Fitness for Life
There are some important exercise guidelines to follow as you head into your 40s, 50s and beyond. And to enjoy the best health benefits, you need to make sure you’re doing fitness right.
Once an elite Ironman athlete, Guy Leech is a living example of how to keep your body strong through all stages of life. As the director of Guy Leech Fitness, he believes that a lifelong commitment to exercise offers endless benefits beyond physical health.
“It also clears the mind and releases endorphins in your body,” Guy said. “These are your natural happy drugs, so it makes you feel good.”
The trick is to work around the issues of an ageing body by recognising your limitations and understanding how your body responds to exercise. Here are Guy’s top 5 tips for staying healthy and strong at any age.
Tip 1. Don’t punish your body
Guy’s own fitness level is not only thanks to the exercises he does, but also the ones he’s given up. “The human body becomes less malleable the older you get,” Guy said. “Some injuries can become bigger problems, as we start to see signs that we’re not as young as we used to be.”
After the age of 40, he recommends cutting down on impactful exercise that could put stress on your body.
“You should do less running and cross‑fit, and more exercises like bike riding, swimming, walking or kayaking – things that don’t put huge strain on joints and tendons.”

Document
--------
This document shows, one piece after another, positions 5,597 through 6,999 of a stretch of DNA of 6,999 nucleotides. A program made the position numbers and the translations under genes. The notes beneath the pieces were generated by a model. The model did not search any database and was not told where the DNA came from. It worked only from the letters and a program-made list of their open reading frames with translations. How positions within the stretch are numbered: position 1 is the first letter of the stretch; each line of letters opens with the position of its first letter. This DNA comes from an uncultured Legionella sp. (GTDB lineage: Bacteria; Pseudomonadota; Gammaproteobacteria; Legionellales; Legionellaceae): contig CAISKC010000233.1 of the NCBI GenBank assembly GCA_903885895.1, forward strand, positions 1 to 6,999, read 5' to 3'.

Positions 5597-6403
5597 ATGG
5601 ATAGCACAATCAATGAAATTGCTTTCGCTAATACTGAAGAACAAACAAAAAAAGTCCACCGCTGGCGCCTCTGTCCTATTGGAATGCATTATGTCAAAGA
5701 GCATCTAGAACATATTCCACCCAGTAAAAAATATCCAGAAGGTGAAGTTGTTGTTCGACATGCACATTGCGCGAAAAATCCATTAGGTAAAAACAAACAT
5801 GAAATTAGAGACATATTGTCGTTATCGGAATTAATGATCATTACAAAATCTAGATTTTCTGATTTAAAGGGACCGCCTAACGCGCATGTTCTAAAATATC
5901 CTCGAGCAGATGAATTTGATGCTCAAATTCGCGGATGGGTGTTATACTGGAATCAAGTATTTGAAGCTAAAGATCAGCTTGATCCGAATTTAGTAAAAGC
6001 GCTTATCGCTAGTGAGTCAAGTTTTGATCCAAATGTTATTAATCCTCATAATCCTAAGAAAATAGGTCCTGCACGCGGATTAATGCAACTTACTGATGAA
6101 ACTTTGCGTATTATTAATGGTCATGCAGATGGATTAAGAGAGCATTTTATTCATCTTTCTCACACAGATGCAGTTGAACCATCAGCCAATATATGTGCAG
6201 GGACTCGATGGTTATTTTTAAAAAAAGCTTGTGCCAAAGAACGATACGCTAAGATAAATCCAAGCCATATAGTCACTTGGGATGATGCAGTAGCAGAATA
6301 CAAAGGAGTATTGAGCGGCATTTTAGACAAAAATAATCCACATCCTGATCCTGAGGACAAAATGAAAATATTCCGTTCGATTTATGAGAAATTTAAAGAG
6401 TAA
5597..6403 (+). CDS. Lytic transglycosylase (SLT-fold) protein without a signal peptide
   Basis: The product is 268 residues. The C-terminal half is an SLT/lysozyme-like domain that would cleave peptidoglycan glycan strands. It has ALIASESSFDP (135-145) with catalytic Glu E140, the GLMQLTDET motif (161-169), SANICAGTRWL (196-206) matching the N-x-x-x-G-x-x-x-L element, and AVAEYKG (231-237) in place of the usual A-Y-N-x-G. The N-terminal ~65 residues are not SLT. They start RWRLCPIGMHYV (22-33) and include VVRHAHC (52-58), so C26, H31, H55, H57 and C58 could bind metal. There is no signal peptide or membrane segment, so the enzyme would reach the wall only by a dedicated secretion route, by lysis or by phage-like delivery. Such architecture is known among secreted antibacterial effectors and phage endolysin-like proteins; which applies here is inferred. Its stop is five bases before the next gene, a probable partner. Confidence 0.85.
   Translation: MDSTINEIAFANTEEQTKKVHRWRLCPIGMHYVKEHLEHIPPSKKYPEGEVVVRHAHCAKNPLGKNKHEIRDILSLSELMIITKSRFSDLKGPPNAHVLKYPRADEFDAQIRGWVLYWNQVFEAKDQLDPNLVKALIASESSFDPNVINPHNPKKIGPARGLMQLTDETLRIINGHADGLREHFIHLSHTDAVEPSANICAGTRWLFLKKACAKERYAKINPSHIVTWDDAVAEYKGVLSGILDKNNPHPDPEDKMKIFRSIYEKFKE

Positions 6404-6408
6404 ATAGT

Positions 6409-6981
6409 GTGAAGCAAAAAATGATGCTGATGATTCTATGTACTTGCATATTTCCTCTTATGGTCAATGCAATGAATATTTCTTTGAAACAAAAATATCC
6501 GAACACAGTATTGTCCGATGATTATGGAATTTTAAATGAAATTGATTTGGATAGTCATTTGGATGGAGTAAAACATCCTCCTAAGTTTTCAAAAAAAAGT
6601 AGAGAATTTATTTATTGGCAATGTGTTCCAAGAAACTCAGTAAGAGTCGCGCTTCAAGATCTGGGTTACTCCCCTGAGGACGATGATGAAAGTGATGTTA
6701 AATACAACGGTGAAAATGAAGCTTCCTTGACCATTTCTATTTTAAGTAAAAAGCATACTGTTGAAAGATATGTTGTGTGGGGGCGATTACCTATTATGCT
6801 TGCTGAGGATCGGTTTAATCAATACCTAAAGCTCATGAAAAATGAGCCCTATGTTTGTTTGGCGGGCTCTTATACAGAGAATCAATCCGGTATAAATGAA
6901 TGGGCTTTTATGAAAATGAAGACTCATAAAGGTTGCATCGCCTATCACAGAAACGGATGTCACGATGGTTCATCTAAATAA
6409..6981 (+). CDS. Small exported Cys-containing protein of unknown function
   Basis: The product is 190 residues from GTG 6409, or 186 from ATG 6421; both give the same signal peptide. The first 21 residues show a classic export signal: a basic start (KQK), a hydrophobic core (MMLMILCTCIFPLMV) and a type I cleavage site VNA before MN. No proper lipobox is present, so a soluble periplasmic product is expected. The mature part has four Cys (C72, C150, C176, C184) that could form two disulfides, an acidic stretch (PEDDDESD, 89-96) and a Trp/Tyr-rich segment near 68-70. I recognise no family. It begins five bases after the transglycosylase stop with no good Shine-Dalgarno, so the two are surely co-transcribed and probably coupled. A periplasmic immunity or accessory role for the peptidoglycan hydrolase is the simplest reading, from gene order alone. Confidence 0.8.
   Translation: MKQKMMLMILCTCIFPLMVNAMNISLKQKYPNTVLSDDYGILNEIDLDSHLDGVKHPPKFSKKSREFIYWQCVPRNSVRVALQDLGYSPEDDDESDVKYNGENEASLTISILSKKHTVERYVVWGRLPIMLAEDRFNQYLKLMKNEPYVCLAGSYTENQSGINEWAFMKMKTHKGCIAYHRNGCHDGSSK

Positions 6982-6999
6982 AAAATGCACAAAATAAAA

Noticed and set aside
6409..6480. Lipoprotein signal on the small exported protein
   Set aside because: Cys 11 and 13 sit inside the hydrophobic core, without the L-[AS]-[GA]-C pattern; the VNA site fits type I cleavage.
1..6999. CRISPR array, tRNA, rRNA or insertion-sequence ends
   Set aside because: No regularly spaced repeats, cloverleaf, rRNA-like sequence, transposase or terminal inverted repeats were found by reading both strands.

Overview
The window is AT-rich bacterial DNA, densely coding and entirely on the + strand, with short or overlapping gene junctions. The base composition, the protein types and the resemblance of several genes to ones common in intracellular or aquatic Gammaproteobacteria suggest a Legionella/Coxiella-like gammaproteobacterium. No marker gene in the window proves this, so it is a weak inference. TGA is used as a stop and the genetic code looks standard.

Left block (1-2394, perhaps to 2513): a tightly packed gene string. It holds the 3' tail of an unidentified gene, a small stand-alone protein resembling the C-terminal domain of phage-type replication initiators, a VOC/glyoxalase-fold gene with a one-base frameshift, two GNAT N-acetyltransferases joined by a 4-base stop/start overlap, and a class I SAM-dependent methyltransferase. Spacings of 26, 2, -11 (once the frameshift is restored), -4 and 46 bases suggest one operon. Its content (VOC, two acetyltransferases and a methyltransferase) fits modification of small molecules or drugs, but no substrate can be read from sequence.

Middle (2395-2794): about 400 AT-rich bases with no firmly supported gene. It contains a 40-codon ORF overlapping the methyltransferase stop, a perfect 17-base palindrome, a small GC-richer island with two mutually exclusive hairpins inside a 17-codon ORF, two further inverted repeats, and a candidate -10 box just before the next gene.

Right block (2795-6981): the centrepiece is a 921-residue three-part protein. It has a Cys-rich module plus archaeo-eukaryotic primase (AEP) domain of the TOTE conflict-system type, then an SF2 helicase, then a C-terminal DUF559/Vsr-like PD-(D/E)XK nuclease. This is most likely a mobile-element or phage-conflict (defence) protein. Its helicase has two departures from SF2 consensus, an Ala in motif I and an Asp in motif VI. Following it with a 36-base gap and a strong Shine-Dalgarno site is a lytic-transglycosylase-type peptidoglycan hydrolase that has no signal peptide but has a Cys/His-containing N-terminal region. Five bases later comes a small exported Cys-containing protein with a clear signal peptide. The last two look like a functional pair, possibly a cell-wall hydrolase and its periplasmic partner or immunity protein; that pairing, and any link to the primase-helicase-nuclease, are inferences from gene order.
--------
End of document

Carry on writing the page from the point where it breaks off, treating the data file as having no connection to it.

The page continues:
Tip 2. Mix it up
If you’re doing the same exercise all the time, you’re at risk of repetition injury – so Guy suggests changing your exercise program regularly.
“It’s easy to think you’re safe doing what you’ve always done,” he said. “But a good strategy is to mix things up by swimming one day, doing yoga the next, and walking the day after.”
Not only will you avoid strain this way, but it actually helps build fitness.
“A lot of people stay in their comfort zone when they exercise,” Guy said. “But when your body gets used to something, it doesn’t build muscle tissue.”
Tip 3. Strength training is vital
As the body ages, the most important form of exercise is related to strength rather than stamina – as our bones begin to lose density and muscle tissue decreases.
Guy commented: “Muscles burn 70% to 90% of the body’s blood sugar, so they help keep weight down and reduce incidence of Type 2 diabetes. And muscles load up the bones, encouraging them to maintain their density.”*
But weight training doesn’t have to mean a gym membership. It could be standing up from a chair repeatedly or doing push-ups against a table – as long as you’re doing it twice a week.
Tip 4. Improve your balance
In Guy’s experience, once you’re of a certain age, you tend to avoid situations where you’re required to balance. This leads to slower physical reactions and to more falls.
Balance exercises can be as simple as standing on one leg for as long as possible as the kettle boils or during TV commercials, or walking along a line on the floor as if you’re on a tightrope. As your balance improves, you can combine it with strength exercises – for example, standing on one foot while doing bicep curls.
Tip 5. Measure your progress By keeping track of your progress, you’ll stay motivated to continue exercising on a regular basis. And the easiest way to do that is with a tape measure around the waist, according to Guy.
“It’s less about your weight and more about the circumference of your waist,” he said. “Fat in the stomach area can grow around your internal organs, which can be dangerous.”
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*Department of Health, Australia's Physical Activity and Sedentary Behaviour Guidelines, July 2014